Our columnist pays tribute to his late neighbour Dudley Tolley, a farmer who embodied the image of the lovable English eccentric.
By no means the most extraordinary thing about our neighbour Dudley Tolley were his huge, flat ears. Like most of the old farmers, he wore his jerseys tucked into his trousers and his trousers tucked into his gumboots and if you met him on the hill, he might stop and speak to you with sweet gravity about the things he saw and thought about.
The Dorset hill that belonged to him is Waddon Hill, with the grazing around it and the track that leads up from Beaminster, along which the Roman general Vespasian marched his legions against the Durotriges.
Above it rises the wooded mass of Lewesdon Hill, which gave sailors their bearings out at sea. Waddon was a native hill-fort, but the Romans established a base there; it was later used for quarrying and we found many ammonites in the stones.
Waddon Hill was a source of infinite interest. Once, the boys excavated a rusty buckle and I carelessly tossed it over my shoulder – later, we found its identical twin, labelled Roman, in the museum. One summer, our puppy chased a kite around the hill for hours, barking in fury; sometimes in winter, in deep drifts of snow, we looked out from the hill’s moulded top over a black-and-white county, copse, hedgerow, field and isolated farms etched against the polished-steel plate of the sea.
“At the back of the farm, there still stood Dorset’s answer to the Great Mosque at Córdoba, a vast enclosure Tolley had built up from telegraph poles and sheets of corrugated iron in different stages of rust”
We moved, not very far, but these hills muffle news like sound and I didn’t know Tolley had died until I saw the estate agent’s board by the road, a square of bright-edged plastic against the muted stones and crevices of Knapp Farm.
In Tolley’s time, a weak light glowing from the kitchen ceiling signalled his presence, like the Royal Standard, but now the mullioned window was dark. The yard looked much the same, a few mud tracks and grass growing through discarded ironwork. The history of tractor power – a silent Fergie, a self-starting Fordson, a rusty Case – had gone from the cart shed. I suppose his heirs thought that wise.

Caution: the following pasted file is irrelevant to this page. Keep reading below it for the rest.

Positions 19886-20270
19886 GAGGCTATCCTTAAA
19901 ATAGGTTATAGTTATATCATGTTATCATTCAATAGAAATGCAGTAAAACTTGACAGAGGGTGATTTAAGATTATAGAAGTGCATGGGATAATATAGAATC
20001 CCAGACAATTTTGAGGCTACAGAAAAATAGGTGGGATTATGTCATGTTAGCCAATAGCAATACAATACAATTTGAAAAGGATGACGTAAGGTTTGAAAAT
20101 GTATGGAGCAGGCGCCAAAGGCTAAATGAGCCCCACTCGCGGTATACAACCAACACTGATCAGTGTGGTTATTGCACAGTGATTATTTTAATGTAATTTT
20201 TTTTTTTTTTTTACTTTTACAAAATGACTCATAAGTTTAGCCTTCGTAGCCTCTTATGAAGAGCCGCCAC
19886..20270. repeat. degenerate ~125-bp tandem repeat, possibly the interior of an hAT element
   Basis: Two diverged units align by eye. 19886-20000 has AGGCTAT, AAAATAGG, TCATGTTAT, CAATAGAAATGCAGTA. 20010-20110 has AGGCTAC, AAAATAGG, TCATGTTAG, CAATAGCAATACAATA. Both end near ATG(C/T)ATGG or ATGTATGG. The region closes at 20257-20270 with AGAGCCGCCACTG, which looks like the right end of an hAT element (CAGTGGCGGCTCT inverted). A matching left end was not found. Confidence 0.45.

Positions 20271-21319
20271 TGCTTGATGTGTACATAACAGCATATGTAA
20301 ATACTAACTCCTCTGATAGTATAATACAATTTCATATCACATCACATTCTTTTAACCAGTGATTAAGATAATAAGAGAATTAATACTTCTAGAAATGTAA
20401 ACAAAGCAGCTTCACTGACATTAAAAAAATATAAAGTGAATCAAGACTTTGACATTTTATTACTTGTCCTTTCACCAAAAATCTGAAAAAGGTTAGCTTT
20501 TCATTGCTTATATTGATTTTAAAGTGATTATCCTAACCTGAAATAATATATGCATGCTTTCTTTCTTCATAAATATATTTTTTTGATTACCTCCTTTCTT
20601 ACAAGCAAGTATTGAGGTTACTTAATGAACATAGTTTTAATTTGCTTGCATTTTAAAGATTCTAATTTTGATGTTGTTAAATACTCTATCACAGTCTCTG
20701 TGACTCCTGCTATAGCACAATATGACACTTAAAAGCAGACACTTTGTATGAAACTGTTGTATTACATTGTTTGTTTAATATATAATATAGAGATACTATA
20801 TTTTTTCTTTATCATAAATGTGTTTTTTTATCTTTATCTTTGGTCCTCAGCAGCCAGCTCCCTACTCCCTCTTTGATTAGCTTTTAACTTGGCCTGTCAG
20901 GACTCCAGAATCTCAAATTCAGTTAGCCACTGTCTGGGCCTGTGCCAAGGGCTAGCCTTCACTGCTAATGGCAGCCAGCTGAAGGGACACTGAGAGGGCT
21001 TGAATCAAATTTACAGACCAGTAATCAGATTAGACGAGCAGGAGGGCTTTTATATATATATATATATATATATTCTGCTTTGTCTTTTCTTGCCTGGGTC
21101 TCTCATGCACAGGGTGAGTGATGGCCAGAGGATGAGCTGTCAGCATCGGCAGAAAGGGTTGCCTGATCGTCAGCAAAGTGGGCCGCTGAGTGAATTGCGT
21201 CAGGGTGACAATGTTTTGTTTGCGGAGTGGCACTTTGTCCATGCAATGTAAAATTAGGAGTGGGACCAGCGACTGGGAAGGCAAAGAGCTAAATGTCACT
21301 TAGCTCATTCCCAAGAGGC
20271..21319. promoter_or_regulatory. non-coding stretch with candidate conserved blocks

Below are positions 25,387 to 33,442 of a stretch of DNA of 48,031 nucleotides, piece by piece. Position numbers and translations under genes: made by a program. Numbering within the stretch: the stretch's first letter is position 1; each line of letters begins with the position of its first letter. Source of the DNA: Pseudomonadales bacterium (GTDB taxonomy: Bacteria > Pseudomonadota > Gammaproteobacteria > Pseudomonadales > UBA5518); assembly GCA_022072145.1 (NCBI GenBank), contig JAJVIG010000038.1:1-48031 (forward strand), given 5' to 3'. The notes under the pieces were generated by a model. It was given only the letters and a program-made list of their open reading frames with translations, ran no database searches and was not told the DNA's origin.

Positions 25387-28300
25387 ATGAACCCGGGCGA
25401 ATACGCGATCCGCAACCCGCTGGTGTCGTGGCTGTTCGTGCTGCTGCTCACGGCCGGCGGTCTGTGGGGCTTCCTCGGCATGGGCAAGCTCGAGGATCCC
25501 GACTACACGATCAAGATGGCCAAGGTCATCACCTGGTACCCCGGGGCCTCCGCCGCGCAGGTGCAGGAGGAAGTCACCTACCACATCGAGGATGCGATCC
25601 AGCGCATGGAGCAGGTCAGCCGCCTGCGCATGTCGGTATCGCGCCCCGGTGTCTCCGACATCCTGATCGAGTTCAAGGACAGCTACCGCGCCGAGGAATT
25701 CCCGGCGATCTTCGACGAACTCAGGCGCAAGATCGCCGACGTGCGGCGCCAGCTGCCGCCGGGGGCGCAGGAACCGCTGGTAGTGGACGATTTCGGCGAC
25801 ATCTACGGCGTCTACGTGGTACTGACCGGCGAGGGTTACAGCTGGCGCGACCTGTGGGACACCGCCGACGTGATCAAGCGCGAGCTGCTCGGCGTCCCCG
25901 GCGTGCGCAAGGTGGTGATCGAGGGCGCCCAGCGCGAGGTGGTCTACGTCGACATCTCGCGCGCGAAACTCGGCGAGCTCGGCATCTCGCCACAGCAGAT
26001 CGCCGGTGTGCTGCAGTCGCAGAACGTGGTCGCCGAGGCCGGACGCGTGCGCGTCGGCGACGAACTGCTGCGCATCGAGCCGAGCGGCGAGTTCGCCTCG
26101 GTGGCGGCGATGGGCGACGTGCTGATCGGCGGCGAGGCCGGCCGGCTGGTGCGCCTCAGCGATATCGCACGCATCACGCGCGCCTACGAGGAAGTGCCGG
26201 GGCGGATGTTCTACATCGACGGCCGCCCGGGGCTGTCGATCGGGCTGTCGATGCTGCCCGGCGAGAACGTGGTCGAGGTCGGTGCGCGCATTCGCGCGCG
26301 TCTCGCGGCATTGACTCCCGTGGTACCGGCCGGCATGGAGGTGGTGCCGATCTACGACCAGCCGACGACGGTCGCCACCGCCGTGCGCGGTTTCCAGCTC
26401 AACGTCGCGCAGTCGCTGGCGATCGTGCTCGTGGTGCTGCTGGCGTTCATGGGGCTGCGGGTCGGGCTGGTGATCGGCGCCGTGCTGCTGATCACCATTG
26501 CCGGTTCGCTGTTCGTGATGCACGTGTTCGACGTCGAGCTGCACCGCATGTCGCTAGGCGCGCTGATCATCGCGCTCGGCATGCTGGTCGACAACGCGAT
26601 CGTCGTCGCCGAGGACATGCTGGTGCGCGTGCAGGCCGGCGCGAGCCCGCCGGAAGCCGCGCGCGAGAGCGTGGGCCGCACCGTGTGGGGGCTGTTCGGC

A clanking and creaking in the wind told us that, at the back of the farm, there still stood Dorset’s answer to the Great Mosque at Córdoba, a vast enclosure Tolley had built up from telegraph poles and sheets of corrugated iron in different stages of rust. It was about 70ft wide and 150ft long, its roof supported by a Moorish forest of slender poles and tied down with all manner of string and cable.
Tolley lived alone, farmed alone and read by the light of a 40-watt bulb. He kept a very open mind. There were things he’d seen on Waddon Hill – lights and sounds where sounds and lights shouldn’t be – that city people would have trouble bringing into their urban way of thinking.
And on Lewesdon one morning, as he told the local paper, he saw a wolf. He knew what people might say, but he thought he knew the difference between a wolf and a dog. ‘It was a beautiful animal in very good condition. I have never seen a wolf in the wild before.’
The Domesday Book records some nearby land that the Conqueror assigned to William de Warenne, 1st Earl of Surrey, ‘formerly held by TOLI’.
You can no more bend Dudley Tolley’s rules of the land than you can scrub him from history, as with Kipling’s Hobden or Edward Thomas’s Lob: ‘He sounds like one I saw when I was a child…/He is as English as this gate, these flowers, this mire.’
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